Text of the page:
In the Rabin cryptosystem, decrypting a message can produce four different outputs, of which only one is the correct plaintext. How can one know which of the outputs is the correct one?
This is a solution that should work with very high probability, but possibly can fail. As a bonus it also resists tampering with the ciphertext.
As encrypter generate a random key (say a 128-bit key for AES128-CTR) and encrypt the plaintext using that key. Then compute a MAC over the ciphertext (for example using HMAC-SHA1) using the same key. Finally you encrypt the randomly generated key using the Rabin cryptosystem. You then send $encrypted\_key || MAC || ciphertext$ to the receiver.
The receiver first decrypts the encrypted key to get 4 potential keys. For each key he computes the MAC over the ciphertext and see if it equals the sent MAC. If yes he proceeds to decrypt the ciphertext using that key.
Another bonus of this system is authentication. If you have a shared secret/token of sufficient cryptographic length (say 128 bits) between sender and receiver you can use that as the key for the MAC instead of the randomly generated key.
Nightcracker's method works fine. There also are deterministic solutions to select the correct ciphertext that require very few additional bits. One very useful ingredient is the use of the Jacobi symbol.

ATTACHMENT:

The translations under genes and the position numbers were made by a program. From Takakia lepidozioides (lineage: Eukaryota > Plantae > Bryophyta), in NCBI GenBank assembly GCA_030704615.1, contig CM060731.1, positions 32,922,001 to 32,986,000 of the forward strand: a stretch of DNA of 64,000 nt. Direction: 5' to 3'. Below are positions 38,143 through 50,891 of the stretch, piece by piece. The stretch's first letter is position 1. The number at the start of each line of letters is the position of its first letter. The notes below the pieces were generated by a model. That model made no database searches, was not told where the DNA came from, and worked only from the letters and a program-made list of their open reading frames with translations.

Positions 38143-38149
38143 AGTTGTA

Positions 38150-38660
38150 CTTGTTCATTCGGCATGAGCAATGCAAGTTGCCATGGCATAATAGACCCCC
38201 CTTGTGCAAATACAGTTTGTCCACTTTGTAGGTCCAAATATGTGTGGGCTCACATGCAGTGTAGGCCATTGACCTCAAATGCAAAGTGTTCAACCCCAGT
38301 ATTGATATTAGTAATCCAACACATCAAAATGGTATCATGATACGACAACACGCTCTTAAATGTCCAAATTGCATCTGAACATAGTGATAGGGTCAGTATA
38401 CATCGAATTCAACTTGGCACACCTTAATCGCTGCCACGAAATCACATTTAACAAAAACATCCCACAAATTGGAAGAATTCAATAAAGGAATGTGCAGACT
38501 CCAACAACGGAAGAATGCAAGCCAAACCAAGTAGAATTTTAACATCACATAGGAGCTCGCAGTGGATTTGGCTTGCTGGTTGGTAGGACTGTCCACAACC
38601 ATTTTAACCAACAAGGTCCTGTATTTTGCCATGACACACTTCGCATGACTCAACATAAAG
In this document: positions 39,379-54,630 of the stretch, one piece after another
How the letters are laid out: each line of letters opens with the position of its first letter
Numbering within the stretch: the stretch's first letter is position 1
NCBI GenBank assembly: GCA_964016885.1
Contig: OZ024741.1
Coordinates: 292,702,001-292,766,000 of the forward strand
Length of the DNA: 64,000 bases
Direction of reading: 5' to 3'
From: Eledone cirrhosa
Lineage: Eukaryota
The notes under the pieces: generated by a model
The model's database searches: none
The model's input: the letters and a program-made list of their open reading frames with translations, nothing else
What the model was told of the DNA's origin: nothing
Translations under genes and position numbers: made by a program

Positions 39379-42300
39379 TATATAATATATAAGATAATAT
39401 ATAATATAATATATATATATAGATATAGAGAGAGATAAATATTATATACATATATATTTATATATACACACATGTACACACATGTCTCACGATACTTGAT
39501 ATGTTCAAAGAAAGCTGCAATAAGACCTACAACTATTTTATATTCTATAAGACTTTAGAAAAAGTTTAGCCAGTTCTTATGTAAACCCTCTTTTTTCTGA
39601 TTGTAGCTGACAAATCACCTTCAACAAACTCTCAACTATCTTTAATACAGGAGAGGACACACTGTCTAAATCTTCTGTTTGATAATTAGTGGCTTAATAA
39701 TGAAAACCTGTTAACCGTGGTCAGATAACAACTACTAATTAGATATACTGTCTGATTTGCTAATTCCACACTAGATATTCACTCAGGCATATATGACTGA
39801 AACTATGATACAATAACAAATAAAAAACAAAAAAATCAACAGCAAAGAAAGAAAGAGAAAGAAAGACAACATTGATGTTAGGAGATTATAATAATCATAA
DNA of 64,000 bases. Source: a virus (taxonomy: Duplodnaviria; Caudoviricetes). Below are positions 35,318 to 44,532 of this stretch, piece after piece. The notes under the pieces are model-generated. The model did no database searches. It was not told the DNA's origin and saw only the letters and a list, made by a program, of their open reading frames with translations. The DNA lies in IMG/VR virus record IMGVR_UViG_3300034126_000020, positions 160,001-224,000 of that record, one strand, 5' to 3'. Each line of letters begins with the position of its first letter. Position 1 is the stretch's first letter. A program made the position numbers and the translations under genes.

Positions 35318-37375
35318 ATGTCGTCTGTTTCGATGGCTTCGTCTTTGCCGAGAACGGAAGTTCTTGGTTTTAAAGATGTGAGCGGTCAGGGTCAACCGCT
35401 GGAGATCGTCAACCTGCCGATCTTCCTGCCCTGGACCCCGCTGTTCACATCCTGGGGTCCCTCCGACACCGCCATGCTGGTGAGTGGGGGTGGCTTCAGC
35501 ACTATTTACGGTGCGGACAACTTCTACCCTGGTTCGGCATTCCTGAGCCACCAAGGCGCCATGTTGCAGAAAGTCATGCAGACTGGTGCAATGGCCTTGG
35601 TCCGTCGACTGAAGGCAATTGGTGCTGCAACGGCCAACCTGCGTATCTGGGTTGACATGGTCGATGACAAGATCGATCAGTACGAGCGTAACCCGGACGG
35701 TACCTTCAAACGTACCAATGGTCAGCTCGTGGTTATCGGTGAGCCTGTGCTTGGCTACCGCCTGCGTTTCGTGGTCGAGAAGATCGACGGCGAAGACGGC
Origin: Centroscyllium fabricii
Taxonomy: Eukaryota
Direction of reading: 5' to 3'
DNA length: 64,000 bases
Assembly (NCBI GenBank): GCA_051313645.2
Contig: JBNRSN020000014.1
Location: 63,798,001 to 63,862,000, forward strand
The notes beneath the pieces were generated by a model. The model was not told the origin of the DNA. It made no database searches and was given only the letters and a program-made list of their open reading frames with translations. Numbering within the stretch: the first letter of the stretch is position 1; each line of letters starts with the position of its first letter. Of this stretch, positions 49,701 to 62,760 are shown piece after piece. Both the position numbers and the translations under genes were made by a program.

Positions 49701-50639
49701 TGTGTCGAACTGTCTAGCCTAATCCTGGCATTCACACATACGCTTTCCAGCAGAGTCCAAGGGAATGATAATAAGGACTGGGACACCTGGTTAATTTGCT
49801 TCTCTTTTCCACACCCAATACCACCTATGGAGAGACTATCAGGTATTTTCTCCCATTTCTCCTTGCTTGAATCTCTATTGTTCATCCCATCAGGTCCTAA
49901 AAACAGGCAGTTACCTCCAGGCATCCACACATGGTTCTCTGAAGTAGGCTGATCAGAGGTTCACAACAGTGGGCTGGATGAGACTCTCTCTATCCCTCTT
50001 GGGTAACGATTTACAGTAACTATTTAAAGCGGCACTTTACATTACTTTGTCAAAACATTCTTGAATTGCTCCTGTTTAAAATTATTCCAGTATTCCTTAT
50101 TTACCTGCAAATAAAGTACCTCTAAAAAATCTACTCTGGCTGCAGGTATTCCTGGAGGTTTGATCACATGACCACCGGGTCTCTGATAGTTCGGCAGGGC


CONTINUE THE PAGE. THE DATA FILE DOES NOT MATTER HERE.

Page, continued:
For example, you might look at The Rabin cryptosystem revisited by M. Elia, M. Piva and D. Schipani (http://arxiv.org/pdf/1108.5935.pdf).
Decoding produces three false results in addition to the correct one, so that the correct result must be guessed. This is the major disadvantage of the Rabin cryptosystem and one of the factors which have prevented it from finding widespread practical use.
That's straight from the Wikipedia page. It goes on to discuss that guessing the answer is easier with something like a text-based message, but obviously much more difficult if you're decrypting a number. Or imagine if you double-encrypted your result, meaning you'd have to perform decryption 5 times (first time results in 4; then one more for each of those) and result in 16 possible outcomes.
There may be use for this type of cryptosystem, but for most applications it seems this flaw is pretty major.